Plaintiffs move for summary judgment of infringement for apparatus claims 11, 12, 33, 34, 47, 48, 65 and 66 against seven of Defendant's products.
"Evaluation of summary judgment of noninfringement is a two-part inquiry: first, a court construes the scope and meaning of the asserted patent claims, and then compares the construed claims to the accused product or process."
1. Direct/Literal Infringement
"To prove literal infringement, a plaintiff must show that the accused device contains each and every limitation of the asserted claims."
Each apparatus claim at issue requires a non-threaded aperture. (
Defendant argues the accused products are threaded, both structurally and functionally. (ECF No. 157-1 at PageID 5319.) Defendant specifically contends the accused products "include intermittent helical features on the inner surfaces of the bone plate apertures" and "these helical features have a fixed engagement configuration with a helical feature on the surface of the screw." (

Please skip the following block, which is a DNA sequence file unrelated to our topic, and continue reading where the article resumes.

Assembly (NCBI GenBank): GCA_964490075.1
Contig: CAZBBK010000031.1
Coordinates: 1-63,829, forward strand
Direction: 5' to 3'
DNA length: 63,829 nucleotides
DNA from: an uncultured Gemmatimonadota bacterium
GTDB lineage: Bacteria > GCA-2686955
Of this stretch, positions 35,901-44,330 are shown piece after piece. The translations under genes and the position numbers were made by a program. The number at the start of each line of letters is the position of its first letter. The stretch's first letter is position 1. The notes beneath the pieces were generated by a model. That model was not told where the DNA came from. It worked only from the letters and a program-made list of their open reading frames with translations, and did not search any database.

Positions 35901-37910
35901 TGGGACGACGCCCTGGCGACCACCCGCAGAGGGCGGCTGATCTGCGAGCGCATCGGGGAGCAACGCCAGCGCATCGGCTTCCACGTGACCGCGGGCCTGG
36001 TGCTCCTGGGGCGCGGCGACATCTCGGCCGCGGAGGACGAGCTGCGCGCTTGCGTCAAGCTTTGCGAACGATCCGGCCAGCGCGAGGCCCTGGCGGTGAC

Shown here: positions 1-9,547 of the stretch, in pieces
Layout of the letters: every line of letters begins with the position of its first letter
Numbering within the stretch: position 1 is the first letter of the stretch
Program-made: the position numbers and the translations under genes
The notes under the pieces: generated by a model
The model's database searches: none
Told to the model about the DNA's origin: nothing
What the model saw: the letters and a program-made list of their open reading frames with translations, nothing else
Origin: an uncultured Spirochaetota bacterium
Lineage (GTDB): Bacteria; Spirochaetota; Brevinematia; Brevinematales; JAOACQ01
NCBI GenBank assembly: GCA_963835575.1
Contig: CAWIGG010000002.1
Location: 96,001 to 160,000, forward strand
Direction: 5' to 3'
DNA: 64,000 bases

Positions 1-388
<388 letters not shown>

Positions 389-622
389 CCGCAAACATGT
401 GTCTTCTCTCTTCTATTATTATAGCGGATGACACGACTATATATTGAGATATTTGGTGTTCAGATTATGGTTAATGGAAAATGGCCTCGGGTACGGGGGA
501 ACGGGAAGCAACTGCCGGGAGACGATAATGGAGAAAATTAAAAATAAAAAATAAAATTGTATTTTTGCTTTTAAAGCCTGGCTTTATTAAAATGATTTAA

Defendant supports its assertion that these helical features function as a thread through the declarations of Plaintiffs' expert witness Dr. Matthew Davies and Defendant's expert witness Dr. Sayed A. Nassar. Dr. Davies opined that when a screw was inserted coaxially with the accused products, it was constrained in an "engagement similar to a normal engagement of a screw with a threaded hole as would be understood by a person of ordinary skill in the art[.]" (Davies Dep., ECF No. 157-5 at PageIDs 5411:22-5412:10.) Nevertheless, Plaintiffs contend that the accused products do not function as threads because they permit insertion at various angles. (ECF No. 198 at PageID 6582.) This argument, as addressed above, is unavailing. Defendant's expert Dr. Nassar opined
(Nassar Report, ECF No. 157-3 ¶ 37.)
There appears to be no genuine issue as to whether a screw's threaded head mates with the intermitted helical features of the accused products when inserted coaxially. This mating constitutes a fixed engagement configuration between the helical features and the screw's surface, and thus the accused products are threaded. Accordingly, the Court finds no genuine issue of material fact remains as to whether the accused products contains each and every limitation of the asserted claims, because none of the accused products are non-threaded. The Court, therefore, GRANTS summary judgment of non-infringement of the apparatus claims in favor of Defendant.